Former recruiter Chan said, “If the job requirements list expects candidates to take on many responsibilities and handle everything very efficiently, ask a clarifying question in the job interview, such as ‘How much time – in percentage – is it supposed to be devoted to doing this?'” Part of the job?” This will help us, as job seekers, to know the answer to the question: Do I want to spend time on it?
7. Works well under pressure.
We understand from this phrase that the candidate will be subject to a lot of projects with unrealistic deadlines, under the knowledge of the management in this case, and that is why most people leave within a year or two; Most people will not survive or succeed in the long term under these conditions.”
To succeed in this environment, you need to accept imperfection. “You’ll have to put up with mediocrity,” Wagadia says.
8. An enthusiastic person:
And the specialist, “Wagadia”, said that enthusiasm does not mean that you have to be a flame of enthusiasm for this profession, but that you need to attend a specially prepared interview to present your experiences in this field, even if you are not enthusiastic, do enough research that shows your interest in the employer.
9. Proficient in problem-solving:
If you encounter this phrase on a list of job requirements, as former recruiter Chan explains: You are likely to be asked in a job interview questions such as, “Tell me about a time when you should have focused on your strategy,” or any other question asked. You share how to troubleshoot.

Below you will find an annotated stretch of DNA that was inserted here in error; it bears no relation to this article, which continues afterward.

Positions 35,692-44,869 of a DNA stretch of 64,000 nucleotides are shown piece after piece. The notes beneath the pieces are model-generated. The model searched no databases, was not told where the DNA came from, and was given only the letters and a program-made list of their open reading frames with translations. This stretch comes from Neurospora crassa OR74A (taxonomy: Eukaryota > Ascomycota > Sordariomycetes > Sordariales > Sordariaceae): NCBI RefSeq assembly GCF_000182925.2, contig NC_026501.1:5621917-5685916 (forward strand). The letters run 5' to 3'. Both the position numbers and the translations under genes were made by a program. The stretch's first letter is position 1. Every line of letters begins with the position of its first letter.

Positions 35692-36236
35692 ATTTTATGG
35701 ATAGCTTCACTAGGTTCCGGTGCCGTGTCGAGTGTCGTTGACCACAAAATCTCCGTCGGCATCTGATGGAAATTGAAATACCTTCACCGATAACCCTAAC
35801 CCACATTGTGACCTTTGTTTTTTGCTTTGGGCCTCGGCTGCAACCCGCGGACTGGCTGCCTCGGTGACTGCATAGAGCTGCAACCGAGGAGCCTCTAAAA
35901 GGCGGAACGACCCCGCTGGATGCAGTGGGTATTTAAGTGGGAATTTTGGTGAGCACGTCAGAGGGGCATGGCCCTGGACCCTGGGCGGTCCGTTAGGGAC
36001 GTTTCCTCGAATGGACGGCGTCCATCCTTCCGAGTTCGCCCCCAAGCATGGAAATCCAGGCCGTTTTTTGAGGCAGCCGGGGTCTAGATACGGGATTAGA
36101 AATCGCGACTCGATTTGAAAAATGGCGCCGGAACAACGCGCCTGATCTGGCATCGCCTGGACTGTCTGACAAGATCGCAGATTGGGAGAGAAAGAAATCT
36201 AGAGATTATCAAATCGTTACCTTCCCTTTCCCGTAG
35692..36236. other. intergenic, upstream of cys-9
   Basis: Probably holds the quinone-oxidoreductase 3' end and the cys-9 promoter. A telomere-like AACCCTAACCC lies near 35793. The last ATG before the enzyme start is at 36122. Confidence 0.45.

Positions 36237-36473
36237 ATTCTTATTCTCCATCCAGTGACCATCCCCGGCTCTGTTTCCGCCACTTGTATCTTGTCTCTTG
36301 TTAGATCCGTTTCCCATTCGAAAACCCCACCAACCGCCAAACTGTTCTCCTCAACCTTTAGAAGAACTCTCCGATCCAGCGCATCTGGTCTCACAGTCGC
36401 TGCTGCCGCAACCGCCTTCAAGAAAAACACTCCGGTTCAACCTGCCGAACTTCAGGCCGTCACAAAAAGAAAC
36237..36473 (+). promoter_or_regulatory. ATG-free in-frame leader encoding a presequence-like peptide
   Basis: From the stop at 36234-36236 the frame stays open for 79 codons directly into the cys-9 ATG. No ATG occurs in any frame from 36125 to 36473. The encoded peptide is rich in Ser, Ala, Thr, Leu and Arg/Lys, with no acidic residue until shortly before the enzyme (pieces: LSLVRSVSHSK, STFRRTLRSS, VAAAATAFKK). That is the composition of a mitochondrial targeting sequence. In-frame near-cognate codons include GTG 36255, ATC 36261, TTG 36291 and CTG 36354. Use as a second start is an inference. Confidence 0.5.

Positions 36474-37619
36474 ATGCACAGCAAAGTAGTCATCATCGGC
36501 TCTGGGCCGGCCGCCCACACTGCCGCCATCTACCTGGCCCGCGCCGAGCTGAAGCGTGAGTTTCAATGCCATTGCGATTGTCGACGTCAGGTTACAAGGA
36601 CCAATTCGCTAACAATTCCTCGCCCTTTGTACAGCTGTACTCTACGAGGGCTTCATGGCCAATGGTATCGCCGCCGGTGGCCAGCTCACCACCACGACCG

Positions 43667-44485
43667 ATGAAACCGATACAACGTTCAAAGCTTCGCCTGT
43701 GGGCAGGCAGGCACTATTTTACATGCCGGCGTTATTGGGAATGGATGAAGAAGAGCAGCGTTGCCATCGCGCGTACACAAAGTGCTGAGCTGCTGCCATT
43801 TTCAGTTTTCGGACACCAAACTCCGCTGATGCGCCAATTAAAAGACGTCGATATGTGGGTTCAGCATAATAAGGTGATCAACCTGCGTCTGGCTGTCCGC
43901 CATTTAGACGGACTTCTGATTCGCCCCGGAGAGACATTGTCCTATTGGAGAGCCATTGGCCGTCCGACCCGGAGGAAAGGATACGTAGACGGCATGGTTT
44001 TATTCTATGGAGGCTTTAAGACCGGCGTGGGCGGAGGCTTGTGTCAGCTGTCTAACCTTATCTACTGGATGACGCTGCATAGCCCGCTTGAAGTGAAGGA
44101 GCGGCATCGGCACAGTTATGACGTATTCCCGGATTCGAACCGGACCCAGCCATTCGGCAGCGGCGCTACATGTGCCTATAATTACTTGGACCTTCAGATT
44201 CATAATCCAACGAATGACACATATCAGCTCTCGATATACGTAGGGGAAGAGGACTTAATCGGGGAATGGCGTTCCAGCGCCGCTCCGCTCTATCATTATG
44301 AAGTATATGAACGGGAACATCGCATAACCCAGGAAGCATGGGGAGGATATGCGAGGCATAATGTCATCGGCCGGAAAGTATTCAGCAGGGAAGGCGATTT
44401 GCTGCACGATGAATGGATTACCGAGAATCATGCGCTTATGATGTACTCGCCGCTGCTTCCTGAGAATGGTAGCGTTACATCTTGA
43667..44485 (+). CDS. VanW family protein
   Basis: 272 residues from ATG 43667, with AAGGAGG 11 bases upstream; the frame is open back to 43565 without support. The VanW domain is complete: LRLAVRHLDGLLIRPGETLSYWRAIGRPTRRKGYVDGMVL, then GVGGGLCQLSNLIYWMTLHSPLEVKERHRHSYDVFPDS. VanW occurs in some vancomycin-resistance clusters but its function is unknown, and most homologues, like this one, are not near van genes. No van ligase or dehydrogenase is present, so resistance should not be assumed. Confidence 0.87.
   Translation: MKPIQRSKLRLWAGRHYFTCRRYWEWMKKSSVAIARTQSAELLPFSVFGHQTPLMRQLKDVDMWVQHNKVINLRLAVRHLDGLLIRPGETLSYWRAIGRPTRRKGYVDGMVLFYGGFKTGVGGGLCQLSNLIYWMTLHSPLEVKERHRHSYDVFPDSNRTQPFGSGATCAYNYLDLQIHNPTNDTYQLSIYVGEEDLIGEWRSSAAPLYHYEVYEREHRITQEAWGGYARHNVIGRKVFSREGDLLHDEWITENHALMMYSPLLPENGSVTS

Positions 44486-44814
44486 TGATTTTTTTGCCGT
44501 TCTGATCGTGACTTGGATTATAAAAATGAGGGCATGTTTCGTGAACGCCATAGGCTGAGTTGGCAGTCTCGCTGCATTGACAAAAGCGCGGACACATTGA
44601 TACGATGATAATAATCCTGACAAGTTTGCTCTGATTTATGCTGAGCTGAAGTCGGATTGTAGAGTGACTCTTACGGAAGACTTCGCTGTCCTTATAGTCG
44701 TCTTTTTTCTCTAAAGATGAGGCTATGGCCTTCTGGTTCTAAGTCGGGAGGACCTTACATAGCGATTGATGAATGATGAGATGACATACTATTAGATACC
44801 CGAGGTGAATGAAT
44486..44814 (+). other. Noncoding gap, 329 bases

If you see the importance of these required criteria, prepare yourself to answer expected questions about the difficult problems you will face in this job role, and be prepared to explain how to address them.
10. Nicknames for superstars such as “Ninjas” and “Star”:
According to the specialist “Wagadia”, the inclusion of these fictional titles: “means that the candidate must have a very high level of experience, which will meet the expectations of the employer that you know what you do, and you know how to do it skillfully, but these expectations are often unrealistic.”.
If these phrases make you reluctant to apply, rest assured that you are not alone. Research has found that phrases like “ninja” that refer to a rigorous expert in their field can discourage many job seekers from applying.
Vague star titles can be an indication that a company doesn’t know what they’re looking for. “For most job ads, if the ad can’t get it across in 5-7 easy-to-understand sentences, they don’t know what they’re looking for,” said Wagadia.
Even with these buzzwords, there’s a difference between employing them with some clarification needed, and employing them in an advertisement with the reader completely disoriented. Imagine how much confusion you will have to face once you start a role, to be successful in this particular role.”